This was a live review for the Gigwise website.
The Purcell Rooms
It is not every day that a progressive math-core band sign to a gold-standard UK dance stable or headline a night at the furrow-browed, chin-stroking Ether Festival on London’s South Bank but hey, Battles aint just any prog/math/loop-core act. ‘Mirrored’ their latest record for Warp builds on last year’s collection of their early EP’s and finds a unique band comfortable in their singular skin and able to distort and fracture their sound in new and unexpected directions.
While the album can initially perplex and confuse with it’s excursions into looped soundscapes, to see Battles in the live arena is to truly witness the coherent sum of their vision. While John Stanier’s almost unbelievably tight precession remains both an anchoring counterpoint and driving rhythmic force it allows Tyondai Braxton, Ian Williams and David Konopka to spin webs and loops of sound almost at will from the mammoth bank of instruments and equipment that surround the spartan drum kit centre stage.
Having practically invented math-rock’s syncopated repetition in Don Caballero Williams builds riffs and keyboard patterns simultaneously that Konopka builds on with guitar or bass as Braxton plays out refined versions of the ‘orchestrated loops’ that feature prominently in his solo work either on guitar or organ and occasionally utilising the modified vocals that characterise the new albums lead off single Atlas that is rendered in terrifying fashion tonight at the heart of an extremely impressive set.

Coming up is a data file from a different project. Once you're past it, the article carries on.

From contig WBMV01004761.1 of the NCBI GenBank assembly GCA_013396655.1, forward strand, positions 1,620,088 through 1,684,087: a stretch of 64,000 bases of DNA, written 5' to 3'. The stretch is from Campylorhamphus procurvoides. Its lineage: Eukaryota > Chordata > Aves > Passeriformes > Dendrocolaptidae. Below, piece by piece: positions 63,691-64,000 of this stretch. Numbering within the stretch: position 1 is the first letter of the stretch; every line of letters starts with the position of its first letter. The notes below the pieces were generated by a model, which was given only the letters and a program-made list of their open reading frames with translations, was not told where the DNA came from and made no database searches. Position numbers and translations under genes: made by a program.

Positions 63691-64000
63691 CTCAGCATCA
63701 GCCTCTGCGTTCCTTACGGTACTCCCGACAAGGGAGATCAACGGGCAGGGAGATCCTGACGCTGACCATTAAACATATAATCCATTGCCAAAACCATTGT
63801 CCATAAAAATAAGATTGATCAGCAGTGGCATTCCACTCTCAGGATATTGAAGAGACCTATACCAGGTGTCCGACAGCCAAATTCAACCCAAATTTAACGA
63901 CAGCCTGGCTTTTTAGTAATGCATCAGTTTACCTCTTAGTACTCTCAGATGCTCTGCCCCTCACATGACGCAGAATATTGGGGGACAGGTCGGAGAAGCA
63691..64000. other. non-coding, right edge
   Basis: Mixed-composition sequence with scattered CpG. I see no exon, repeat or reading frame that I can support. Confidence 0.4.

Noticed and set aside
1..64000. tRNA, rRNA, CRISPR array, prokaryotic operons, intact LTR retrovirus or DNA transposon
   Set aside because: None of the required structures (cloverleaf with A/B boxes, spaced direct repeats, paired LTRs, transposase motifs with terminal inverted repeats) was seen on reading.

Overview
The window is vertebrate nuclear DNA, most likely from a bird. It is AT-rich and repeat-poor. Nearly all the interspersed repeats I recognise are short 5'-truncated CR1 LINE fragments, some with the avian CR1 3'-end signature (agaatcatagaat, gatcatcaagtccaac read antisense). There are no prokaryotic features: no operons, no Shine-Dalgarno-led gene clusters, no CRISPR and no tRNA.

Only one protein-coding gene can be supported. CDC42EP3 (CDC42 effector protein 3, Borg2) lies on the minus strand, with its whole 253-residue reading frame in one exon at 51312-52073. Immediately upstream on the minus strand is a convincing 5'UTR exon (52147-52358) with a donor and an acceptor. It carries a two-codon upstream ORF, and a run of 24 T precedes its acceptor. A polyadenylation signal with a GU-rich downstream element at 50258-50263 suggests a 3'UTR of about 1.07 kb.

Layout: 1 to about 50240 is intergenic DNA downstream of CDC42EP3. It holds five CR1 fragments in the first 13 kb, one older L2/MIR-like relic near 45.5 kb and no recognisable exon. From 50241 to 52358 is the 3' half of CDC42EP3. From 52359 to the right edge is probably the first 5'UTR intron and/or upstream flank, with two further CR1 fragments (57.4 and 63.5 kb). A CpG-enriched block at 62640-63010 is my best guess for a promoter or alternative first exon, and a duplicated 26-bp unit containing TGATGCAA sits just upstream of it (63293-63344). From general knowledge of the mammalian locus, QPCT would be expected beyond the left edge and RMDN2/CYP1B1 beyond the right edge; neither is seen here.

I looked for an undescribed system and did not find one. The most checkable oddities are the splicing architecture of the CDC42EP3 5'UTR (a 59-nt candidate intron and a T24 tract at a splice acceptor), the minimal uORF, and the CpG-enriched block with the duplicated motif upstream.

Jumping straight into new recording Tijj it is apparent from the outset how much these four guys from New York are enjoying playing this new material. The infectious energy that spills off stage is channelled into both the new songs and into interesting re-interpretations of earlier work such as their debut single Tras and while the core of the set is comprised of selections from the new record (no B+T from EP C alas) such as the aforementioned Atlas as well as Tonto and the frantic Race:In the addition of the warped and frankly smurf-like vocals adds another layer of unifying to sound the heady brew throughout and by the time closing number Dance draws to its conclusion a theatre that is usually reserved for considered performance art is on it’s feet applauding a great live spectacle. For a band that spend so long precisely crafting sound in the studio the stage seems to give Battles the energy to re-interpret their work into it’s most potent form. They are back in May; in this form miss them at your peril.